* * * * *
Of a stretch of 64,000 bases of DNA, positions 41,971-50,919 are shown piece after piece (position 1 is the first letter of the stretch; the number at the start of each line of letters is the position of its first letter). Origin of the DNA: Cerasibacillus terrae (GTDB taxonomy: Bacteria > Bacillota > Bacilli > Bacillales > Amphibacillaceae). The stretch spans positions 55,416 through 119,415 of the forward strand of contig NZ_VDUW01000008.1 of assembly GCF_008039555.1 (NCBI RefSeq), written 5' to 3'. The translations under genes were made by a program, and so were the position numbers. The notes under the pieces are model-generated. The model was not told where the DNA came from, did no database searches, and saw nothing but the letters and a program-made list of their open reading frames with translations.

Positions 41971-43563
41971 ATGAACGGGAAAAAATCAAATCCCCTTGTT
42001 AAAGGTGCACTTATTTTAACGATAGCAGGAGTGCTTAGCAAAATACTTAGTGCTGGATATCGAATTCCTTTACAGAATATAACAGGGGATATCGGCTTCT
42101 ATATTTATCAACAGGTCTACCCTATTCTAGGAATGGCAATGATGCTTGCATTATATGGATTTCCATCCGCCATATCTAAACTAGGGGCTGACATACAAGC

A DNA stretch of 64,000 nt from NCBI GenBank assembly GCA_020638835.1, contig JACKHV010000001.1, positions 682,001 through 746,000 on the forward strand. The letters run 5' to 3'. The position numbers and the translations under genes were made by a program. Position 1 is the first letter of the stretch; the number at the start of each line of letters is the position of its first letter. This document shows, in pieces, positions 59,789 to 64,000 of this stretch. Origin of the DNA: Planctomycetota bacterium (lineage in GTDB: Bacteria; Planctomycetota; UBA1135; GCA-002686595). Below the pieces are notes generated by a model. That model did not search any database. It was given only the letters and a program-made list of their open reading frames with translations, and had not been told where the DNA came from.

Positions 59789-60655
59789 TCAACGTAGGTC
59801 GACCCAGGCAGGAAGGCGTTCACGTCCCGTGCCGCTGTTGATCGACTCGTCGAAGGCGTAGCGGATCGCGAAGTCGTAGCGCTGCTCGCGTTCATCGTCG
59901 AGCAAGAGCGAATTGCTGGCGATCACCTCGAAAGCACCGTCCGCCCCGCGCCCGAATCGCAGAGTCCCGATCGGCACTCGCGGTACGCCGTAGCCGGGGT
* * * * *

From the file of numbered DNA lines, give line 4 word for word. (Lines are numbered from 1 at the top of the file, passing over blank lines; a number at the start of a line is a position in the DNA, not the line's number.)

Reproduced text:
42001 AAAGGTGCACTTATTTTAACGATAGCAGGAGTGCTTAGCAAAATACTTAGTGCTGGATATCGAATTCCTTTACAGAATATAACAGGGGATATCGGCTTCT